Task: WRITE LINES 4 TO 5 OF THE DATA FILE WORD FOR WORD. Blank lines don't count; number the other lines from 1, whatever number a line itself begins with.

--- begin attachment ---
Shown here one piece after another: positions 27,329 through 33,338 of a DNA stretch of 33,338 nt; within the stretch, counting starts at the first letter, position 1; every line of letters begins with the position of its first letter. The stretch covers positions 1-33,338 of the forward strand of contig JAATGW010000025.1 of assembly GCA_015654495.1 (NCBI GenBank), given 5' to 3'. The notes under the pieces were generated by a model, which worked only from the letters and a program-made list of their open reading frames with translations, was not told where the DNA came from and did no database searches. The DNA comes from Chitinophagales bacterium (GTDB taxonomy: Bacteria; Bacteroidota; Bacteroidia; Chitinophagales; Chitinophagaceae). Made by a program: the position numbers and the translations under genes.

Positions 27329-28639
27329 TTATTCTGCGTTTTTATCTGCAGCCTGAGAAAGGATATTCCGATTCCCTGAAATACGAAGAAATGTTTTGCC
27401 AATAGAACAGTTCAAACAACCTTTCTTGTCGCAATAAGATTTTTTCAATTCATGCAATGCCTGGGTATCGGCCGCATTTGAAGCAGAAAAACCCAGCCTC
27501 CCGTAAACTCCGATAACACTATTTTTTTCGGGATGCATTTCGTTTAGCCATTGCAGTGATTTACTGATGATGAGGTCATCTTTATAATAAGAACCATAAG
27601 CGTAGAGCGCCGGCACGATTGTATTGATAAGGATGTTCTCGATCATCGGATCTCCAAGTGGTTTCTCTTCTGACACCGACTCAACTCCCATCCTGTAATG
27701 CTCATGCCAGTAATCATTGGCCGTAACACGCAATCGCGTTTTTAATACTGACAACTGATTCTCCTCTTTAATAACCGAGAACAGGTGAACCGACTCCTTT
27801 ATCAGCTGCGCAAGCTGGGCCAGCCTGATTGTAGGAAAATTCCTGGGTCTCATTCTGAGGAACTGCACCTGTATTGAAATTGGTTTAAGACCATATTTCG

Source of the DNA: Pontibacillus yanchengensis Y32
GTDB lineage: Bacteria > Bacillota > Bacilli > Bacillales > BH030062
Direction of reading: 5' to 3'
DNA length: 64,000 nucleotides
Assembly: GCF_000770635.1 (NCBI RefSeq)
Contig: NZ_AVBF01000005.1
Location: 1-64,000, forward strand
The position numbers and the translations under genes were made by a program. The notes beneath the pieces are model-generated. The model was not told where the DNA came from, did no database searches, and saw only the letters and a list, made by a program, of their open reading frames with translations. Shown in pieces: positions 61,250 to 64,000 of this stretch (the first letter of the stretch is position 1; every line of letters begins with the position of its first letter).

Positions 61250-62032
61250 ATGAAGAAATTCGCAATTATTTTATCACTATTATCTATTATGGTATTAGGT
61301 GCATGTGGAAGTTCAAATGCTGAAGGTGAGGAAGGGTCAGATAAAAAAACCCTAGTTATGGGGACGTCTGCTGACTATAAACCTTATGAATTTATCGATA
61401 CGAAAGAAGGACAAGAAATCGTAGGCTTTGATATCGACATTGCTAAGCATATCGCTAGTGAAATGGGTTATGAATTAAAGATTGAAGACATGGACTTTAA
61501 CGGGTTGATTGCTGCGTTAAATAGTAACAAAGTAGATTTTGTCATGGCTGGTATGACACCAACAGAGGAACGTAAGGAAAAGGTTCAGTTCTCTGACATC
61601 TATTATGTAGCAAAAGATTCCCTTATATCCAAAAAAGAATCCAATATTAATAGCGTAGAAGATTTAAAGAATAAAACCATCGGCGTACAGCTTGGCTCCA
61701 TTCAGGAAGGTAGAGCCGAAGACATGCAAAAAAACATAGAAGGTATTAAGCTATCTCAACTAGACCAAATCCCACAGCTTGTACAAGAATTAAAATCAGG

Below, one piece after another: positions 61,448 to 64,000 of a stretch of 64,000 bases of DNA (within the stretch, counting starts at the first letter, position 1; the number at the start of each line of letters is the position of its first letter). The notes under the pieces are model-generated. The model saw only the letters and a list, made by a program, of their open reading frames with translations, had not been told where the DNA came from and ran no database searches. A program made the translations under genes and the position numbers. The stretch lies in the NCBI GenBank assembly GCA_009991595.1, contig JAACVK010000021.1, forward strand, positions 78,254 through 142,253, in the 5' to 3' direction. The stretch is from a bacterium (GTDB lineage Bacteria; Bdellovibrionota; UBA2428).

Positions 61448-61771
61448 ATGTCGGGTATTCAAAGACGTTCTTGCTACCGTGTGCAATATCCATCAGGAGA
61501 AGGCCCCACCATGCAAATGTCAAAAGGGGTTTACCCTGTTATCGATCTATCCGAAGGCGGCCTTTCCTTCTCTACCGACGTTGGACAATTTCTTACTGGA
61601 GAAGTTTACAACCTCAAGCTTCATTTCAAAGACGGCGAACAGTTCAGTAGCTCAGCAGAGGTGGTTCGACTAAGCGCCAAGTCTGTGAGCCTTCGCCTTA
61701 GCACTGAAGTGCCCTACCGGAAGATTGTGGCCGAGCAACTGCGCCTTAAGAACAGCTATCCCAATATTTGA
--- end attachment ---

27401 AATAGAACAGTTCAAACAACCTTTCTTGTCGCAATAAGATTTTTTCAATTCATGCAATGCCTGGGTATCGGCCGCATTTGAAGCAGAAAAACCCAGCCTC
27501 CCGTAAACTCCGATAACACTATTTTTTTCGGGATGCATTTCGTTTAGCCATTGCAGTGATTTACTGATGATGAGGTCATCTTTATAATAAGAACCATAAG